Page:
In comparison Skelton and Brotton's arrangements are makeshift and shabby.
It is understood that at one time they had a large, good looking, and eminently suitable building offered to them on very favourable terms, but the Council had not the courage to spend the money.
6th May. JUBILEE OF GEORGE V.
Street parties and celebrations were held all over Britain.
In Skelton locals performed a Pageant celebrating British History in the grounds of the Castle.
The Church organ in Skelton All Saints was rebuilt at a cost of £385 to commemorate the Jubilee.
7th June - PM RAMSAY MACDONALD RESIGNED. and Stanley Baldwin headed the National Coalition with a strong Conservative element.
MacDonald retired in 1937 and died later the same year.
Pageant at Skelton Castle possibly to celebrate the Jubilee.
Photograph kindly contributed by Owen Rooks, who believes it is connected to his mother's Methodist persuasions at New Skelton.
September - AIR RAID PRECAUTIONS.
Prime Minister, Baldwin, published a circular entitled Air Raid Precautions.
The Government clearly sensed a threat ahead, but at this stage local authorities were only asked to consider plans to protect their people in event of a war.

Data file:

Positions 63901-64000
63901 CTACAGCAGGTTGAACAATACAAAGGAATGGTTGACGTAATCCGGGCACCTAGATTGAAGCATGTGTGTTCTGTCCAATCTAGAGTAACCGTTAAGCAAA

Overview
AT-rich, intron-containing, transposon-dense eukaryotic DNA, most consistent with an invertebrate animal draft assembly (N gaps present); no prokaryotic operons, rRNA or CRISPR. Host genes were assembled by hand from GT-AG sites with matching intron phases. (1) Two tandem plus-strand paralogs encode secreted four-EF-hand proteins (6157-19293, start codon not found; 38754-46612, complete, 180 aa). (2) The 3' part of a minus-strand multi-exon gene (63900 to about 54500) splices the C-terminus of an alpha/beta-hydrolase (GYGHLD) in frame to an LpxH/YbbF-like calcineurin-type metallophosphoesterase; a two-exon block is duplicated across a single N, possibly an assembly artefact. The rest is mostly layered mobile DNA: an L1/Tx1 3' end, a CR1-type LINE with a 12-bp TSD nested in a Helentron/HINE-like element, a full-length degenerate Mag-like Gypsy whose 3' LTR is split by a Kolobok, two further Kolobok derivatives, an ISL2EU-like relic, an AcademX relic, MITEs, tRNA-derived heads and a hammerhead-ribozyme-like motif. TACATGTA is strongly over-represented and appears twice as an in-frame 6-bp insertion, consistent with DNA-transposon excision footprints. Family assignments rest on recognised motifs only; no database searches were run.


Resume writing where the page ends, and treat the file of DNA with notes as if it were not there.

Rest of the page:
September - REDUCED RATES - GRATIFYING NEWS.
Skelton and Brotton UDC were able to lower the general rate for the second half of the financial year.
Skelton 5s 7d, Stanghow 5s 5d, Brotton 5s 7d, Kilton 5s 6d, Moorsholm 5s 8d.
A decrease of one penny and Moorsholm twopence.
19th October - HOLLYBUSH, SKELTON COULD BECOME A 'GARDEN CITY'
Skelton and Brotton UDC are certainly not allowing the grass to grow under their feet on the question of over-crowding in the area, a matter which, as I have said before demands attention.
Immediately following the receipt of a report from the Medical Officer of Health a layout plan of a proposed housing site, with provision for the erection of 55 houses is submitted to the local
Authority by the Surveyor [Mr Arthur R Cranmer].
The site chosen adjoins Station Lane and might easily develop into a miniature garden city and be a considerable asset to the development of the District.
The idea that Skelton is an admirable district for development as a residential centre has long been held by the local Ratepayers' Association and was stressed last April by Mr William Frankland,
at a quarterly meeting of that body, when he said:-
"There is not a better district than Skelton, which needs development."
Mr Frankland contended that not being far from Saltburn, the village might easily become as fashionable as that resort and builders ought to be encouraged to come into the District.
I quite agree.